The Court makes no attempt to contradict that conclusion. Doing so would require a fact-intensive inquiry into the 22-volume record to measure the persuasiveness of the evidence supporting Sears’ new mitigation theory—an inquiry the Court purports to disavow, ante , at 12, but nonetheless tendentiously undertakes, ante , at 3–6. The reader might think the state habeas court’s conclusion highly questionable from the Court’s account, which recites as solid all the evidence supporting Sears’ new mitigation theory, see ante , at 3–7. It is far from solid. Some is likely inadmissible as unreliable hearsay under Georgia law, see Gissendaner v. State , 272 Ga. 704, 714, 532 S. E. 2d 677, 688–689 (2000); Gulley v. State , 271 Ga. 337, 347, 519 S. E. 2d 655, 664 (1999)—such as much of the evidence for the uncorroborated second-hand claim that Sears “suffered sexual abuse at the hands of an adolescent male cousin,” ante , at 3. 3 Other evidence a competent attorney would likely not have placed before the jury—such as all the testimony about Sears’ childhood from his brother Demetrius, an admitted drug dealer and drug user, 6 Record 1682–1684, 1695, 1752, and a convicted felon (for bank fraud, wire fraud, identity theft, and cocaine trafficking), id., at 1687. No juror would have been impressed by such a character witness.

     Some of the evidence is incredible, such as the psychiatrist’s assertion that Sears had “substantial deficits in mental cognition and reasoning . . . as a result of serious head injuries he suffered as a child,” ante , at 4. The serious head injuries consisted of Sears’ hitting his head at a roller-skating rink sometime early in elementary school, 1 Record 76; 2 id., at 225, running into an end table as a child, 6 id., at 1651, and getting hit with a golf club sometime later in elementary school, 1 id., at 79; 2 id., at 225. 4 (The last of these major injuries might not have been introduced anyway, since that would have provided the prosecution an opportunity to refute both the extent of the injury and the mercy-worthiness of Sears, by introducing into evidence Sears’ boast that when he was 11 or 12 he “beat the s*** out of” someone after he was hit on the head with a golf club, 8 id., at 2195.) Likewise incredible was the assertion that Demetrius “introduced Sears to a life of crime,” ante , at 6. According to testimony on which the Court relies, Demetrius would “never let [Sears] hang around” with him and his drug-dealing friends. 6 Record 1685–1686.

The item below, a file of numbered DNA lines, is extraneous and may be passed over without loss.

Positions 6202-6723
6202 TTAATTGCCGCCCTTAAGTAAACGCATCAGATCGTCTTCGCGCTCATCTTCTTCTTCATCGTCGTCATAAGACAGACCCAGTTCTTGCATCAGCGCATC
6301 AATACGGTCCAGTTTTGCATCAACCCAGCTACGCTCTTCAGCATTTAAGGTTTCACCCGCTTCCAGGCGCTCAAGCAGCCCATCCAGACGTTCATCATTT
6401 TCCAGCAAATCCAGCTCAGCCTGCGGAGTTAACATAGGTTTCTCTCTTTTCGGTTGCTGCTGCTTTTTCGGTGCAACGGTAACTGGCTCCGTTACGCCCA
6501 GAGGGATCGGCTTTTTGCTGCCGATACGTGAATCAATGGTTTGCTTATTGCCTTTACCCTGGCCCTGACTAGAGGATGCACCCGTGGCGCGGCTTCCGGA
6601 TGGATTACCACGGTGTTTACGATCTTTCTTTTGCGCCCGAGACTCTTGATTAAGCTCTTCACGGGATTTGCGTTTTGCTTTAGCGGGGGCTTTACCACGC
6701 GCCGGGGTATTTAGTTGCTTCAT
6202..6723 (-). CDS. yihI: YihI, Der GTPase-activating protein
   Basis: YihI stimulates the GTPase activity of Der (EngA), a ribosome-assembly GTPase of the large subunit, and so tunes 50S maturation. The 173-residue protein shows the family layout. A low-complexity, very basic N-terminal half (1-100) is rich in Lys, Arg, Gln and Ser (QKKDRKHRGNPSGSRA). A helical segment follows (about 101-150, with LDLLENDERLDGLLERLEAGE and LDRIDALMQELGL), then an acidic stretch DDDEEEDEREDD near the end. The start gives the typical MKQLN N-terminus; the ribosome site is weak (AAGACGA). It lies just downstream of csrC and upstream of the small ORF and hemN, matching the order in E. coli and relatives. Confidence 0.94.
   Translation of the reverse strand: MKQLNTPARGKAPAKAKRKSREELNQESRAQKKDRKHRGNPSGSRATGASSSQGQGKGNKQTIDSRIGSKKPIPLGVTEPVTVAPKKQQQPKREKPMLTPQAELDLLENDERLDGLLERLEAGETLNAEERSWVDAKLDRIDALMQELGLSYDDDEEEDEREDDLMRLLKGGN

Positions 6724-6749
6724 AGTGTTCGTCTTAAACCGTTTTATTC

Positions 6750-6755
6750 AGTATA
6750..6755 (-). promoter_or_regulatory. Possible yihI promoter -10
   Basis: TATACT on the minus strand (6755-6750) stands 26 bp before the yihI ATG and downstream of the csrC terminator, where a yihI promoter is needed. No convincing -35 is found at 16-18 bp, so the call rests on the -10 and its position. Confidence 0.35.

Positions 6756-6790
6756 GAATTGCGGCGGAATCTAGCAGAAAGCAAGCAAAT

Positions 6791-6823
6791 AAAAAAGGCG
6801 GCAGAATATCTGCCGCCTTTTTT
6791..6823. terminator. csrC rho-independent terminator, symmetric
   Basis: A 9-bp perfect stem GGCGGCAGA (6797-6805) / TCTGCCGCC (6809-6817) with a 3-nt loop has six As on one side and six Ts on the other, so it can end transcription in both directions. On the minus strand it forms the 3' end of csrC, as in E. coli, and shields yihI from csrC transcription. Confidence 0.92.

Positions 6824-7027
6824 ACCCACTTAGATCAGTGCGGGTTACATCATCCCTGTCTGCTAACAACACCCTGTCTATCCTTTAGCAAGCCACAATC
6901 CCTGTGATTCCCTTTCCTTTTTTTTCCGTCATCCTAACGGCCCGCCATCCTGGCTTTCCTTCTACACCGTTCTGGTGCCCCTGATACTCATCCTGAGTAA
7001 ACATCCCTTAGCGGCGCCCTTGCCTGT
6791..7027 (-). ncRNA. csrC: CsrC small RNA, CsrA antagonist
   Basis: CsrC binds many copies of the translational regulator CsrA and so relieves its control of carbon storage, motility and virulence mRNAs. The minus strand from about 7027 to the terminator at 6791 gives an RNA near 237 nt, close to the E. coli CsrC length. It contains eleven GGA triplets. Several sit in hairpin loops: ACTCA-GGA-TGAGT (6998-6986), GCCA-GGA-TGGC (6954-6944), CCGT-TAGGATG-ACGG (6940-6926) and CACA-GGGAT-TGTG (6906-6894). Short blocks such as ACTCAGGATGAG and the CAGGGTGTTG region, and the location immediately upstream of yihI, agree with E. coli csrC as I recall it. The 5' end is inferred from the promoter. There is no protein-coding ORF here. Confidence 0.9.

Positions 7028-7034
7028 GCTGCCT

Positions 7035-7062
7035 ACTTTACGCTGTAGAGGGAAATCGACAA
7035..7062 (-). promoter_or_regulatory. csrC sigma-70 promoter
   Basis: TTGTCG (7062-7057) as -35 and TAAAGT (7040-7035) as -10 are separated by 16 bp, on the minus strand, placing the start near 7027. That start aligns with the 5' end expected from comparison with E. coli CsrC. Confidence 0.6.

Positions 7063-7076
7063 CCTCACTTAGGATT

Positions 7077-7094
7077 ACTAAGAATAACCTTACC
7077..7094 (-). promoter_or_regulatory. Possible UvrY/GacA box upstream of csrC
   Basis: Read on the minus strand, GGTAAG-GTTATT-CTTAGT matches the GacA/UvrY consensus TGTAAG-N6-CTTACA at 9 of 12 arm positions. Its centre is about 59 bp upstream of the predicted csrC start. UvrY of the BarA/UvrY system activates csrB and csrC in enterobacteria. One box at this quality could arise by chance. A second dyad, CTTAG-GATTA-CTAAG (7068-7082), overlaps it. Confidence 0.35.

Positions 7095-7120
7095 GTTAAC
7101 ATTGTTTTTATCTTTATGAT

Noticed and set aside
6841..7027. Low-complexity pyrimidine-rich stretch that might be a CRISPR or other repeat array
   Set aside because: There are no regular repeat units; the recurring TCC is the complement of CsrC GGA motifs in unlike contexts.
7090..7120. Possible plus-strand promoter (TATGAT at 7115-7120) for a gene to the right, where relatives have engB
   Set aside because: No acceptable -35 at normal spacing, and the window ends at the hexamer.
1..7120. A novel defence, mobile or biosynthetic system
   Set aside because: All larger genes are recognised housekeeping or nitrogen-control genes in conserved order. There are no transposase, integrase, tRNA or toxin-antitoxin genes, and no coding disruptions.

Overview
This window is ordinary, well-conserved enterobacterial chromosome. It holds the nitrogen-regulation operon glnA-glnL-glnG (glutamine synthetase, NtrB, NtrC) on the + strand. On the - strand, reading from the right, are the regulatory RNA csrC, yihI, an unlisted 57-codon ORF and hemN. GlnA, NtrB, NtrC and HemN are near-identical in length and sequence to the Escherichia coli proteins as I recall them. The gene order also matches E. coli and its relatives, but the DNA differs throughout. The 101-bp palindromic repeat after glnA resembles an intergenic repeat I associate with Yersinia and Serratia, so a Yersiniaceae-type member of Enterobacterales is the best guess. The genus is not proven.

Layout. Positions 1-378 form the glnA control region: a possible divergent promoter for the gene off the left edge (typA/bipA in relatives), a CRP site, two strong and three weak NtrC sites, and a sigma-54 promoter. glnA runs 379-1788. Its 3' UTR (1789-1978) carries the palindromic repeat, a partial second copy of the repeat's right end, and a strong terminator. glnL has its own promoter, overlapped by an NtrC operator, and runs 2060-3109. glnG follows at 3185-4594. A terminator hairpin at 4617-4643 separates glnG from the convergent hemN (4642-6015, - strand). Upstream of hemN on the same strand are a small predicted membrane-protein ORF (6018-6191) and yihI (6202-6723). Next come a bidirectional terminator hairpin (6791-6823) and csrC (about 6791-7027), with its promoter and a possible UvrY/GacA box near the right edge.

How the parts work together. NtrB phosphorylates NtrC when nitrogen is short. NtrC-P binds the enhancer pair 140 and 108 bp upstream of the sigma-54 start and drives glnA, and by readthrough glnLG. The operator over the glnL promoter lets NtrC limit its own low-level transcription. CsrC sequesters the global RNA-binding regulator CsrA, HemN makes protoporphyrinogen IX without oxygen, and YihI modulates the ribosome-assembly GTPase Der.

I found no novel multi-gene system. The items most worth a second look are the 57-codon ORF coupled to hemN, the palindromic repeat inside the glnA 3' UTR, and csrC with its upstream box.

A jury also would have discredited the psychiatric testimony of Dr. Strickland that “[f]rom an etiological standpoint . . . Sears’ ‘history is replete with multiple head trauma, substance abuse and traumatic experiences of the type expected’ to lead to these significant [mental] impairments,” ante , at 4–5 (quoting 2 id., at 150). As already noted, the evidence of brain-damaging trauma is nonexistent. The psychiatric testimony of Dr. Dudley relied upon the self-interested reporting of Sears himself and the testimony of his less-than-trustworthy brother, Demetrius, see, e.g., 1 Record 122, 133. And then there are the unfavorable parts of Dr. Dudley’s testimony: Sears is a “narcissis[t],” id., at 135, with a “grandiose” opinion of himself, id., at 98–99; 2 id., at 246. Dr. Dudley’s affidavit portrays Sears as arrogant and self-centered, id., at 246, 247, and notes what he termed Sears’ “fantastical” boasting of his first sexual experience with a woman at the age of six and his other “innumerable sexual experiences,” 1 id., at 98–99, 100; 2 id., at 246–247. It is hard to see how it could be thought probable that Sears’ so-called “magical thinking,” 1  id., at 84, would have helped his plea for leniency, see ante , at 6–7. It seems to me more likely the jury would conclude that Sears’ “profoun[d] personality disorder,” 1 Record 104, made him exactly the kind of person who would commit heinous crimes in the future.